Biodiversity and Conservation

, Volume 22, Issue 4, pp 999–1016

Endophytic fungi from Peruvian highland and lowland habitats form distinctive and host plant-specific assemblages

  • Martin Unterseher
  • Romina Gazis
  • Priscila Chaverri
  • Carlos Fernando García Guarniz
  • Diógenes Humberto Zavaleta Tenorio
Original Paper

DOI: 10.1007/s10531-013-0464-x

Cite this article as:
Unterseher, M., Gazis, R., Chaverri, P. et al. Biodivers Conserv (2013) 22: 999. doi:10.1007/s10531-013-0464-x


Biodiversity and biogeography of leaf-inhabiting endophytic fungi have not been resolved yet. This is because host specificity, life cycles and species concepts, in this heterogeneous ecological guild of plant-associated microfungi, are far from being understood. Even though it is known that culture-based collection techniques are often biased, this has been the method of choice for studying fungal endophytes. Isolation of fungal endophytes only through culture-based methods could potentially mask slow growing species as well as species with low prevalence, preventing the capture of the communities’ real diversity and composition. This bias can be partially resolved by the use of cultivation-independent approaches such as direct sequencing of plant tissue by next generation techniques. Irrespective of the chosen sampling method, an efficient analysis of community ecology is urgently needed in order to evaluate the driving forces acting on fungal endophytic communities. In the present study, endophytic ascomyceteous fungi from three different plant genera (Vasconcellea microcarpa, Tillandsia spp., and Heveabrasiliensis) distributed in Peru, were isolated through culture-based sampling techniques and sequenced for their ITS rDNA region. These data sets were used to assess host preferences and biogeographic patterns of endophytic assemblages. This study showed that the effect of the host’s genetic background (identity) has a significant effect on the composition of the fungal endophytic community. In other words, the composition of the fungal endophytic community was significantly related to their host’s taxonomic identity. However, this was not true for all endophytic groups, since we found some endophytic groups (e.g. Xylariales and Pleosporales) occurring in more than one host genus. Findings from this study promote the formulation of hypotheses related to the effect of altitudinal changes on the endophytic communities along the Eastern Andean slopes. These hypotheses and perspectives for fungal biodiversity research and conservation in Peru are addressed and discussed.


Plant-associated microfungi Fungal biodiversity research Fungal ecology Andes-Amazon region of Peru Elevation gradient Sustainable biodiversity research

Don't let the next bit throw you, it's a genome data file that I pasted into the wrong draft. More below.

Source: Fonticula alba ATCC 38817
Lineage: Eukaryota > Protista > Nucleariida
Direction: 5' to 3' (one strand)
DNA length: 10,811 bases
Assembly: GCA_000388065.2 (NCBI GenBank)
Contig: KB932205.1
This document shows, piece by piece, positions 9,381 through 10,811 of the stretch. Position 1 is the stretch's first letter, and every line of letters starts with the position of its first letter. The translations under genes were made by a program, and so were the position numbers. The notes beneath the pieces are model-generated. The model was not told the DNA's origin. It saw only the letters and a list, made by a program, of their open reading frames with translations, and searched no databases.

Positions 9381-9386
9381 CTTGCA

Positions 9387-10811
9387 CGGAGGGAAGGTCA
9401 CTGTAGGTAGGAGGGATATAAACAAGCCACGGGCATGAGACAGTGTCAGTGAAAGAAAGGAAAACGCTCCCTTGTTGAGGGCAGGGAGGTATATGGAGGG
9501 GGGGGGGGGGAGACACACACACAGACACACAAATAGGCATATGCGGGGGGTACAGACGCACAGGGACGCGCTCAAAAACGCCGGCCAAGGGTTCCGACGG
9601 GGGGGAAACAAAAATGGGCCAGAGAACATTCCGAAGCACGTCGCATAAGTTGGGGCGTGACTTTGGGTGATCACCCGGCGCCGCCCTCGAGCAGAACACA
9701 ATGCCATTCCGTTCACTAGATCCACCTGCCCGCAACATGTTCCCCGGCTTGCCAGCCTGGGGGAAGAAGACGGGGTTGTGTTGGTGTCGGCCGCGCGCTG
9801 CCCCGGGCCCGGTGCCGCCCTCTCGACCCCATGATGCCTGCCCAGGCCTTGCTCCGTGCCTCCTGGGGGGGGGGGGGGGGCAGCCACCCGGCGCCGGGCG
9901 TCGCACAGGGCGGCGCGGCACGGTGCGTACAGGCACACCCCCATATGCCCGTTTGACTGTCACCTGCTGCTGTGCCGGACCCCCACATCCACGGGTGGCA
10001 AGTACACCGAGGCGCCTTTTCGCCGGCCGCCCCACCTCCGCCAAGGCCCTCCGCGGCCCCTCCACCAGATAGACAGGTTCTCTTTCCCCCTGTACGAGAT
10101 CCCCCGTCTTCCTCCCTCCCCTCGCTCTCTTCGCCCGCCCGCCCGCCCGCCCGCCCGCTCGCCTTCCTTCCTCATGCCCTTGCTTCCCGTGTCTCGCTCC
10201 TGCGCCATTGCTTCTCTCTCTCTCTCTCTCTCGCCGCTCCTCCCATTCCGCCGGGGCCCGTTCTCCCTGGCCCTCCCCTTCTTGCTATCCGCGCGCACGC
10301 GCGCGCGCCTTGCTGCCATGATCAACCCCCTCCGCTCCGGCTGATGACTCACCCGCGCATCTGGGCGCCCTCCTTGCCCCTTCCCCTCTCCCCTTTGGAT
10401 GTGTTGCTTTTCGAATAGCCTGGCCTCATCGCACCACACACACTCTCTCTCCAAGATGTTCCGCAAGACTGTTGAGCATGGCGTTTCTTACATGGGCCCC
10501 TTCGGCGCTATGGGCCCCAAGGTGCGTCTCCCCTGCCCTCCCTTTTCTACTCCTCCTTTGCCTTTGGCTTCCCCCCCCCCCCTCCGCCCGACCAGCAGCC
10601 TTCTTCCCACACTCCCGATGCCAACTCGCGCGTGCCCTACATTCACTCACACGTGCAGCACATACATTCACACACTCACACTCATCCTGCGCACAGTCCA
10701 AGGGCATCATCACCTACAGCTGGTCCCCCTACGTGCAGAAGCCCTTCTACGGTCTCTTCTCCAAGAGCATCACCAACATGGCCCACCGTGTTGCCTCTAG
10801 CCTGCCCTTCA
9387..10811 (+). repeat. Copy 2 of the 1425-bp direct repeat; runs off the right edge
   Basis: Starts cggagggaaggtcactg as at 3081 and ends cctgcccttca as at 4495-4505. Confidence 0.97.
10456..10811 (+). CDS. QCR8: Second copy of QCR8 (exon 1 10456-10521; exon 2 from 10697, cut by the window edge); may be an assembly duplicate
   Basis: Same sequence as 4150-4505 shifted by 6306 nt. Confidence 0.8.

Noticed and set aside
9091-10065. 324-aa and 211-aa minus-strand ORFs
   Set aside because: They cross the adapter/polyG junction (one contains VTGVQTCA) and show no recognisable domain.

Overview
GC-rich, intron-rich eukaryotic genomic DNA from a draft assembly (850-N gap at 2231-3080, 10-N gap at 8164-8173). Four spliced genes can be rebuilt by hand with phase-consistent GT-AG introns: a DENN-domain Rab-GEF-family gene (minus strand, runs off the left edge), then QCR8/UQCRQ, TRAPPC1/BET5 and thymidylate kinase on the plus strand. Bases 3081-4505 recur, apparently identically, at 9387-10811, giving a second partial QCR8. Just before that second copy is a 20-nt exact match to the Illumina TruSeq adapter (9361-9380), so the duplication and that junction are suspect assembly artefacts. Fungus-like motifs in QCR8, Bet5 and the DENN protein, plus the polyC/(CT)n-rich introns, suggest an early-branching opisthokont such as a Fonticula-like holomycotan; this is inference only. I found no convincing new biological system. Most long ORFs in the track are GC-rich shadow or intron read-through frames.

Supplementary material

10531_2013_464_MOESM1_ESM.r (17 kb)
Supplementary material 1This file contains all statistical procedures including additional comments and explanations not mentioned in the main document. The analysis can be rerun by using the indata files from Supplementary file 3 and by adjusting all "path/to/file" in this R-source file to the needs of own computer structure (R 18 kb)
10531_2013_464_MOESM2_ESM.xls (3.2 mb)
Supplementary material 2This file contains basic output from R-analyses (e.g. subsampling of Hevea sequences, OTU clustering) and BLAST searches, as well as site characteristic. In this file the species-sample matrix was generated which was used for analysis of community ecology (XLS 3302 kb) (215 kb)
Supplementary material 3This folder contains original ITS sequences in site-specific .fasta files and further input files (.csv) for community analysis with R (ZIP 215 kb)
10531_2013_464_MOESM4_ESM.pdf (75 kb)
Supplementary material 4This ITS tree is similar to Fig. 3 except that it lacks information of OTU abundance. Instead it provides sequence annotation for all OTUs (PDF 75 kb)

Copyright information

© Springer Science+Business Media Dordrecht 2013

Authors and Affiliations

  • Martin Unterseher
    • 1
  • Romina Gazis
    • 2
  • Priscila Chaverri
    • 3
  • Carlos Fernando García Guarniz
    • 4
  • Diógenes Humberto Zavaleta Tenorio
    • 4
    • 5
  1. 1.Institute of Botany and Landscape Ecology, Ernst-Moritz-Arndt University GreifswaldGreifswaldGermany
  2. 2.Biology DepartmentClark UniversityWorcesterUSA
  3. 3.Department of Plant Science and Landscape ArchitectureUniversity of MarylandCollege ParkUSA
  4. 4.Instituto Nacional de Innovación Agraria de Amazonas–INIA, Estación Experimental ChachapoyasChachapoyasPeru
  5. 5.ChachapoyasPeru

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